Your kidneys are your body’s main filtration system. They remove waste products from your blood and excrete them via your urine. Glomeruli are the small filters inside your kidneys. If your kidneys aren’t working properly, your glomeruli won’t filter as efficiently. Your doctor may order a glomerular filtration rate (GFR) test if they suspect your kidneys aren’t working properly. This is a simple blood test.
The GFR test can indicate how well your kidneys are functioning. Your doctor may order the test if you have symptoms related to kidney disease or if they want to test the effectiveness of a particular treatment. According to the American Association for Clinical Chemistry, examples of kidney disease symptoms include:
- unexplained body swelling
- foamy urine
- difficulty urinating
- mid-back pain
Early intervention is vital to preventing further kidney damage. Your doctor may recommend a GFR test if you’re taking medications that can affect your kidney function or if you have any of the following conditions:
- recurring urinary tract infections
- heart disease
- difficulty with urination
- blood in the urine
- kidney stones
- polycystic kidney disease
- kidney failure
If you’ve been diagnosed with kidney disease, the GFR test can help determine how well your kidneys are functioning.
If you have a family history of kidney disease, your doctor may want to run a GFR test to get a sense of the current state of your kidneys.
A GFR test is a simple blood test that doesn’t require you to do anything to prepare.
A blood sample will be taken by drawing blood from your arm. Because there’s a specific formula used to calculate GFR, you may also need to provide your:
A laboratory specialist will take these factors into account to calculate the most accurate GFR.
The GFR test is sometimes known as the estimated GFR or eGFR test because several calculations are necessary to arrive at your final GFR. This is why the GFR test is an indirect measurement of how well your kidneys may be functioning.
According to the National Kidney Foundation (NKF), the lower your GFR results, the more damage your kidneys have. Your doctor can use your GFR to determine the level of kidney damage you have. This is also known as the stage of your kidney damage. The NKF states that the stages of kidney damage are:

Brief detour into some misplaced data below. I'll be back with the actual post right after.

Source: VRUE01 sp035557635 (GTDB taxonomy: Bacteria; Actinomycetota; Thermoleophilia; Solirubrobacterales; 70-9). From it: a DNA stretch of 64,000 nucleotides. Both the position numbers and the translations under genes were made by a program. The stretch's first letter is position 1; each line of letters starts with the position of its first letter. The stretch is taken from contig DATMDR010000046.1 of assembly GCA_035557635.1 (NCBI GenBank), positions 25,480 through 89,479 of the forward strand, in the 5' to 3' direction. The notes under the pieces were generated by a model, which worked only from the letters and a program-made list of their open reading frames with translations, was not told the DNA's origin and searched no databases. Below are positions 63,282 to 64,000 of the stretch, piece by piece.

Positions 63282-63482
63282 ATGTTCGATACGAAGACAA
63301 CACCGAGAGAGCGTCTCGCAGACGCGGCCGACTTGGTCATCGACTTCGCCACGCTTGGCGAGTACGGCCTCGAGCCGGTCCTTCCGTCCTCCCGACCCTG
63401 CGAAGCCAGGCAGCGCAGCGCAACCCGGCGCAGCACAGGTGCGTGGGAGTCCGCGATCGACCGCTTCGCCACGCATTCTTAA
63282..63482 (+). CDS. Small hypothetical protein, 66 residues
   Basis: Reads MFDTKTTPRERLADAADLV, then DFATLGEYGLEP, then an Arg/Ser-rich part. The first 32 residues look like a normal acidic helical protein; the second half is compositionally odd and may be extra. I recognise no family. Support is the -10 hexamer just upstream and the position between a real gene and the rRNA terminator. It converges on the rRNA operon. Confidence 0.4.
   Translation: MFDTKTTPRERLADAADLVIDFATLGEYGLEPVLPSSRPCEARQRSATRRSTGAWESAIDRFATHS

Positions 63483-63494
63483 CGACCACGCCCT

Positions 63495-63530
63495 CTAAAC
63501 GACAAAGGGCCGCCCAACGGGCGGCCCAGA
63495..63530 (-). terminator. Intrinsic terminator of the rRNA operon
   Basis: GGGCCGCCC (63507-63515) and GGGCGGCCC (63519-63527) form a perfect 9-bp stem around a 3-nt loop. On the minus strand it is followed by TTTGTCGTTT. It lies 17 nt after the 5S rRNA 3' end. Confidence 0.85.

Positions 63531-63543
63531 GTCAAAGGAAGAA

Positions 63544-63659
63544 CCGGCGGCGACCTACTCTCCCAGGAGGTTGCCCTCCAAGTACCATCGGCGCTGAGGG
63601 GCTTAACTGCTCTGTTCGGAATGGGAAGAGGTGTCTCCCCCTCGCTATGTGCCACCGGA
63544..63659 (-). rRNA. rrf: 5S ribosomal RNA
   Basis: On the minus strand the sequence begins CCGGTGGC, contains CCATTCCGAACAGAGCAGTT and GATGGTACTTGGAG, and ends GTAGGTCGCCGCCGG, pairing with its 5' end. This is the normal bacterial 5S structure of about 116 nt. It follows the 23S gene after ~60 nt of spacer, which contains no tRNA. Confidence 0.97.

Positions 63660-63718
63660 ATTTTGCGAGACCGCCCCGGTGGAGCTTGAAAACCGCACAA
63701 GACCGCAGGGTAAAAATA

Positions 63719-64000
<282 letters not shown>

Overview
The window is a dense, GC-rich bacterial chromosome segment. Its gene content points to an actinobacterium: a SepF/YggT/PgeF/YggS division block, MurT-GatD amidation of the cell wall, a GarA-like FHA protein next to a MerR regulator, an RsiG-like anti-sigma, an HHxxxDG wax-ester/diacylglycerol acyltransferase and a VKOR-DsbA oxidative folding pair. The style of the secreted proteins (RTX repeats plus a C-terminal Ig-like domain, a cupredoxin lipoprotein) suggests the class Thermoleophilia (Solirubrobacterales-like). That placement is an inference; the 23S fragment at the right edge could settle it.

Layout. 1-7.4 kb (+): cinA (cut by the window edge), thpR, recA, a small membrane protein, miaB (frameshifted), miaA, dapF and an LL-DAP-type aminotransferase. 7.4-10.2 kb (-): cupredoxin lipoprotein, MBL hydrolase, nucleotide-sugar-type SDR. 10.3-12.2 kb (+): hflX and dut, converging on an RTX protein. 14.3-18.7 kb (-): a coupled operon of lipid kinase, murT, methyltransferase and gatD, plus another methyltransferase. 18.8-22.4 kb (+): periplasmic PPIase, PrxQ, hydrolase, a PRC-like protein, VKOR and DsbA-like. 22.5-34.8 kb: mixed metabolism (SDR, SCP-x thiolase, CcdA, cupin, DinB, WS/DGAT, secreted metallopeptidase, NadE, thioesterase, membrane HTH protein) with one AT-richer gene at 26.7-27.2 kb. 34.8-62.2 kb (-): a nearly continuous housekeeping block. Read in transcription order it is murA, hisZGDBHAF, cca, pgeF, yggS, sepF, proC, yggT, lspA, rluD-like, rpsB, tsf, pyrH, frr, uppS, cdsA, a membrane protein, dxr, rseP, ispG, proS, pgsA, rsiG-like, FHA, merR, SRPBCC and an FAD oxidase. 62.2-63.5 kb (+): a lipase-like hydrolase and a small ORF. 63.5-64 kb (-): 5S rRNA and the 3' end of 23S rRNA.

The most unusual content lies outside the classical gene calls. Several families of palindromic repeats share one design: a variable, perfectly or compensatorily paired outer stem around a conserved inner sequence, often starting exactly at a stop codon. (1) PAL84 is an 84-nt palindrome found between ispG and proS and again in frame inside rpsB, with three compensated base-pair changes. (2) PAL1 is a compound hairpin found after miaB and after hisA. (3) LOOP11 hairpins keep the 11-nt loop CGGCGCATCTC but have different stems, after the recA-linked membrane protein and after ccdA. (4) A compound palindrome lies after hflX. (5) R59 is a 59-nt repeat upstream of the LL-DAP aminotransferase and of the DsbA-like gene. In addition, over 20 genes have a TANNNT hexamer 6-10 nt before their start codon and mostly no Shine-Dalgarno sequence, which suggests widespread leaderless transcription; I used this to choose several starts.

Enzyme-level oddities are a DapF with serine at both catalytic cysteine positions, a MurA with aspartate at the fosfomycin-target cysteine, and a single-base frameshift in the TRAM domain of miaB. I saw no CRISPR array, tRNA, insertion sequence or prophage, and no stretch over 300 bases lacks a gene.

- stage 1: minimal or no loss of kidney function (GFR of 90 or above)
- stage 2: mild loss of kidney function (GFR of 60 to 89)
- stage 3: moderate loss of kidney function (GFR of 30 to 59)
- stage 4: severe loss of kidney function (GFR of 15 to 29)
- stage 5: kidney failure (GFR of 15 or below)
Your results may vary from the numbers listed above, depending on the laboratory’s testing ranges. Your doctor will likely recommend taking your GFR over the course of several months to establish a pattern.
Certain medications can affect your creatinine levels. When getting your GFR, your doctor will also get a creatinine level. You should notify your doctor if you’re taking any of the following medications:
- cephalosporin antibiotics
- aminoglycoside antibiotics
- ibuprofen if you’re an older adult
The GFR test only requires taking a small amount of blood. It typically doesn’t cause any major side effects. You can resume activity immediately after the test. However, you may experience some throbbing or bruising at the puncture site. Tell your doctor if you have unexplained bleeding or severe discomfort following the test.
A GFR test is a simple blood test that doesn’t require you to do anything to prepare. The test will measure the amount of the waste product creatinine in your blood. The test is done to determine how well your kidneys are working. Based on your GFR results, your doctor can determine how much, if any, kidney damage you have.